entries into NCIC. The LESC completed more than 232,434 NCIC
validations in FY 2006, compared to just 73,015 NCIC validations the
prior fiscal year.
Transforming Detention and Removal
Ending “Catch-and-Release” Along the Borders.
- ICE, in partnership with other DHS entities, is now detaining all
illegal aliens apprehended along the borders for removal, effectively
signaling the end of “catch-and-release.”
- As a result of the expanded use of Expedited Removal (ER)
authority, the average length of stay in ICE custody for aliens placed
in ER proceedings is roughly 19 days today, down from the average of 90
days for aliens placed in traditional removal proceedings before the
Secure Border Initiative was launched.
- Roughly 186,600 aliens were removed from the United States last
fiscal year, a record for ICE and a ten percent increase over FY 2005.
ICE removed 50,222 aliens from the United States via Justice Prisoner
and Alien Transportation System (JPATS) flights to foreign countries.
- Through expanded use of video teleconferencing technology at
foreign consulates, the average length of stay in the United States for
Honduran nationals is now just 15 days under the SBI, compared to 24
days in September 2005.
May, ICE opened a new 500-bed facility in Williamson County, Texas that
is specially equipped to meet family needs. In August 2006, only 28
family units were released, compared with 820 in the month before the
facility opened, a 97 percent decline in family releases on the
Maximizing Bed Capacity.
- In July 2006, ICE established the Detention Operations Coordination
Center (DOCC), which allows ICE to maximize its detention capacity by
monitoring detained dockets across the county in order to shift cases
from field offices with limited detention space to those with available
- The average daily population of immigrant detainees in ICE custody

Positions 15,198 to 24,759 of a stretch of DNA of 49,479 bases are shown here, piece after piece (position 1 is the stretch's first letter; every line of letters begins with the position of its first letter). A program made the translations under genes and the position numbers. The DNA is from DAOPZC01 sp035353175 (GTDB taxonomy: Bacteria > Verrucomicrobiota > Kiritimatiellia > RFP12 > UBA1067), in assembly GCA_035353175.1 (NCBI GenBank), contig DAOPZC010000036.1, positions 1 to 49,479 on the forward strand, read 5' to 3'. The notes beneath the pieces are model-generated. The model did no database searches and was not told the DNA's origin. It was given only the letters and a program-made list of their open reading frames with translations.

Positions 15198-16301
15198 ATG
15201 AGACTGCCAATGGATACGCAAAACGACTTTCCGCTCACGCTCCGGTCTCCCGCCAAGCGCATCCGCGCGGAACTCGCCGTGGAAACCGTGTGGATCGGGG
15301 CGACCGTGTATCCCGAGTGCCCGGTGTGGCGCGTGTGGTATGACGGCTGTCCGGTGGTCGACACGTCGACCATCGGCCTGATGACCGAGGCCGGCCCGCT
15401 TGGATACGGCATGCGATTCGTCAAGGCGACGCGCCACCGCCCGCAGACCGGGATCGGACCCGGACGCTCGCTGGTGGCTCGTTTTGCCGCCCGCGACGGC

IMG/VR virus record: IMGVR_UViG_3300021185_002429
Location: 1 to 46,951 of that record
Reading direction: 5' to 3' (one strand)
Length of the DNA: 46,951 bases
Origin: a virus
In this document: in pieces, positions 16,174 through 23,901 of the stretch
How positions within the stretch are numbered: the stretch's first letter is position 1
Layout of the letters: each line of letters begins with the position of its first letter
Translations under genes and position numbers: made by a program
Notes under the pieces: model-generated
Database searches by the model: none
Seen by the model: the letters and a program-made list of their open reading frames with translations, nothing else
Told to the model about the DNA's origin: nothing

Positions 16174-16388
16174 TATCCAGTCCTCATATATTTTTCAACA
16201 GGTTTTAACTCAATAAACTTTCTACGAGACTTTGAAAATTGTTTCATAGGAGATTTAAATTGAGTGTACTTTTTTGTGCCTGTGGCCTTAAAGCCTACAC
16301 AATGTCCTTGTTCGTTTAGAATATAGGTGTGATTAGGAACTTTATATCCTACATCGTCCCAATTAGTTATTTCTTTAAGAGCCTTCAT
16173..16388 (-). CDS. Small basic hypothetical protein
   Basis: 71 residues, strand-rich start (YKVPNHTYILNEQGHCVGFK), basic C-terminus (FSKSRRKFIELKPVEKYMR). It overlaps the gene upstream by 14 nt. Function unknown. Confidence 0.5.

has risen from 19,000 to 26,000 since July, and ICE has increased
detention capacity in the Southwest border area by deploying 6,300 new
beds in 2006.
Transforming the Criminal Alien Program (CAP).
- In June 2006, ICE launched a central interview and processing site
for criminal aliens within the federal Bureau of Prisons called the
Detention Enforcement and Processing Offenders by Remote Technology
(DEPORT). Since June, DEPORT has processed more than 4,337 inmates in
federal prisons eligible for removal and who previously may have
slipped through the immigration process. Through DEPORT, ICE ensures
that all criminal aliens in federal prison custody are processed for
Enhancing Intelligence Gathering and Analysis
Expanding Number of Actionable Leads.
- ICE’s Office of Intelligence, Field Intelligence Units disseminated
more than 5,044 intelligence leads to field investigators for action.
Improving Intelligence Lead Tracking.
- ICEOffice of Intelligence leads, tracked in a new and enhanced
system, have led to the initiation of 288 formal investigative cases
from May through September 2006.
Creating National Security Integration Center.
- In April 2006, ICE created the National Security Integration Center
(NSIC), which partners investigators and intelligence analysts to
“operationalize” intelligence reporting.
Protecting National Security and Public Safety
Targeting National Security Threats.
- ICE is currently the second largest federal contributor of
personnel to the nation’s Joint Terrorism Task Forces (JTTF), second
only to the FBI. ICE personnel are also assigned to Customs and Border
Protection’s National Targeting Center, a 24/7 operational center that
brings together personnel from numerous government agencies to detect
and respond to persons arriving at U.S. ports of entry who are matches